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When applying for a new job in Switzerland it seems common practice that employers asks for references and talk to the former employer.

But besides information regarding my working ethos, etc. are employers allowed to exchange information regarding my salary?

  • Why would a company share such information with other companies? "Oh we know we can pay your whole staff 25% more so we just outbid you and close your company". – SZCZERZO KŁY Jan 15 at 8:31
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    @SolarMike I am not accusing anyone so there is nothing to proof. – Matthias Güntert Jan 15 at 9:59
  • @SZCZERZO If you can get enough of an industry “in on it”, you could well see it becoming “let’s all cooperate by sharing our employee salaries, so that we can collectively conspire to underpay them, so that we’ll all save money”, like the salary equivalent of price-fixing agreements. – nick012000 Jan 16 at 1:08
  • @nick012000 Which is illegal. And from my experience with swiss companies even slight idea of possibility of making something close to being illegal rub them the wrong way. – SZCZERZO KŁY Jan 16 at 8:30
  • @SZCZERZOKŁY You asked "why would they", so I gave you an answer to that. Whether or not it's illegal only has relevance if the cost of getting caught and punished exceeds the benefit of breaking the law. Remember, even if the individuals who make them up might not be, companies as a whole are psychopaths who only care about money. – nick012000 Jan 16 at 8:37
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But besides information regarding my working ethos, etc. are employers allowed to exchange information regarding my salary?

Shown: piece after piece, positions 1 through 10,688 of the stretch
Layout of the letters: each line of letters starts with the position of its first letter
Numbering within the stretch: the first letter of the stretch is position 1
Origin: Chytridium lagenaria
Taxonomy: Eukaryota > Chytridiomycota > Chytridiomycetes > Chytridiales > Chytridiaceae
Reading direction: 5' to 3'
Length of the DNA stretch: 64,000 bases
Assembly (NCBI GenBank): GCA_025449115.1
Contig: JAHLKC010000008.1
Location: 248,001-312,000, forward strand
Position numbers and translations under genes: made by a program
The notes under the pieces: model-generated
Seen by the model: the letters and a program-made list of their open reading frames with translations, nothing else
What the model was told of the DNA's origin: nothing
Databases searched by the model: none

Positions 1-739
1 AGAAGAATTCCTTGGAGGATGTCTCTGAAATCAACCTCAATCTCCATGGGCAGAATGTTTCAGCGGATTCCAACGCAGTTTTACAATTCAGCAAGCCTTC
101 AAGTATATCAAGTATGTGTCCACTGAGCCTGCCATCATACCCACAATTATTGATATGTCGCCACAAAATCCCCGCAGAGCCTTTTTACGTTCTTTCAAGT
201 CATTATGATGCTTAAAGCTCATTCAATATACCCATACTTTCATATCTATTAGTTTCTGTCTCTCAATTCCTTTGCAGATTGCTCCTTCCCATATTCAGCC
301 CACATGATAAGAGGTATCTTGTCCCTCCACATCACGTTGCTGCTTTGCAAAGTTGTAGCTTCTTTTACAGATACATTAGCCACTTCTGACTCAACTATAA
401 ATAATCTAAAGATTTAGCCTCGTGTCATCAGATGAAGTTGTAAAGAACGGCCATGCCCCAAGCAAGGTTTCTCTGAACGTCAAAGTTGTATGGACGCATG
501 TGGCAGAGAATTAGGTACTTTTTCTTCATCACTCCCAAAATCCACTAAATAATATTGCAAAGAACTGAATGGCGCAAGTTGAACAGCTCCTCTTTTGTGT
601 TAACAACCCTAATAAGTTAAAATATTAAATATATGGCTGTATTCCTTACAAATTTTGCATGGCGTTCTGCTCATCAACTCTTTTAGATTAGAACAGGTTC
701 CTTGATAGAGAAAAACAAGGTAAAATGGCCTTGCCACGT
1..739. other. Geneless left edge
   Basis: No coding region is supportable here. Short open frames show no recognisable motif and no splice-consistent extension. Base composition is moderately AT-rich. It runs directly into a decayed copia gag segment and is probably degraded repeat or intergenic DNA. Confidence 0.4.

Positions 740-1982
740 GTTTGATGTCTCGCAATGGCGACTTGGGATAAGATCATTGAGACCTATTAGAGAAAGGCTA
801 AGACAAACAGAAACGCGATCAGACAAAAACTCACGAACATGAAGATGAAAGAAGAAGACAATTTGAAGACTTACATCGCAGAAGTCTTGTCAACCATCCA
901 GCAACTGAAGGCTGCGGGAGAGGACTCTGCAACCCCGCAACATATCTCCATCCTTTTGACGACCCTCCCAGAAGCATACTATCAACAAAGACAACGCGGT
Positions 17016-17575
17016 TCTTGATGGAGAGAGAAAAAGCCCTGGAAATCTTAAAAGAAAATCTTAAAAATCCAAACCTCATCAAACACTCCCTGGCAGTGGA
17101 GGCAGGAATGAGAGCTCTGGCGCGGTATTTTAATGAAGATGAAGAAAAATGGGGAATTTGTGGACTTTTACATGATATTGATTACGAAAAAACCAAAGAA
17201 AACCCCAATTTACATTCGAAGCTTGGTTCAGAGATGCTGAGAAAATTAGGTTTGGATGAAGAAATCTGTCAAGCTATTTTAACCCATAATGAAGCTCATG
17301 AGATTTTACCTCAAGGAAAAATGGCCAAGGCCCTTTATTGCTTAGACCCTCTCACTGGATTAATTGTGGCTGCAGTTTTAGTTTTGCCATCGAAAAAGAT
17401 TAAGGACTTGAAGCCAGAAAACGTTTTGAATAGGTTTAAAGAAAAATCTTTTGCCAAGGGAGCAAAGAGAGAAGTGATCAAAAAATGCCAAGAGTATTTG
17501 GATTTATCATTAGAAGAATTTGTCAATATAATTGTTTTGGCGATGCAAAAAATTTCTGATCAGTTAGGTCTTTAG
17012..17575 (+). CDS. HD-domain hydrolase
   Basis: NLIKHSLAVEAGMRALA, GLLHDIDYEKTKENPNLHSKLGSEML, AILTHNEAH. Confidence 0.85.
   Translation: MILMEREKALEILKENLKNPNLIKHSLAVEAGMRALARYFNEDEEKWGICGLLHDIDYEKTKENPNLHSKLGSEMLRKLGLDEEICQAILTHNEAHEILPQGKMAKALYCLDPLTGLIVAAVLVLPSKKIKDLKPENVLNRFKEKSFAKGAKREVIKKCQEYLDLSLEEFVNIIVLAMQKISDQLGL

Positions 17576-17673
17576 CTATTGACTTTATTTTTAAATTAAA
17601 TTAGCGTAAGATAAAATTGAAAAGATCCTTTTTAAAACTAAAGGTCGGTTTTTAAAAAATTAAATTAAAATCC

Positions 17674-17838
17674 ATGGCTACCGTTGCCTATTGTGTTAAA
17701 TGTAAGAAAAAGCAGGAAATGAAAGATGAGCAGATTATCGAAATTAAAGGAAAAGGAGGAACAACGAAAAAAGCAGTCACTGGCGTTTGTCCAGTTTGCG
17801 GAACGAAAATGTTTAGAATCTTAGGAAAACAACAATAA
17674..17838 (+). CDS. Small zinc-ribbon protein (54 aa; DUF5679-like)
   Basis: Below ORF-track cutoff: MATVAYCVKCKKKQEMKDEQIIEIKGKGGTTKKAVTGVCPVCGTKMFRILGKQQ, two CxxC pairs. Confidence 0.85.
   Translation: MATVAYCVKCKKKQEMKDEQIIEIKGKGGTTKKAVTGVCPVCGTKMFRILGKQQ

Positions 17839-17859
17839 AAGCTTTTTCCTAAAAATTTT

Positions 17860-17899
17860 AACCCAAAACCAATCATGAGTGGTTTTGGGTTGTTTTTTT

IANAL, but from what I've read: No, this does not seem to be allowed and may be a breach of Swiss data protection regulations by your former employer.

A former employer must adhere to what is stated in the employer's reference when providing reference information. The information must therefore be limited to your performance and behaviour in the company. The additional information is intended to supplement information that is provided in writing in your application documents.

Your salary is likely never mentioned in the employer's reference. It says nothing about your professional competence.

To add to that: Your potential future employer may only obtain a reference from a former employer if you've given your consent or if you've expressly designated a reference person. Obtaining information without the authorisation of the person concerned is illegal. Even if you've given consent, you have the right under the Data Protection Act to request what information the future employer has obtained.

Source in German: https://www.ktipp.ch/artikel/artikeldetail/duerfen-arbeitgeber-ueber-lohn-auskunft-geben/

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I found this source on Swiss Data Protection Laws. The most relevant bit appears to be in Section 8.1

How do employee data protection rights affect the employment relationship? Can an employer transfer employee data freely to other countries?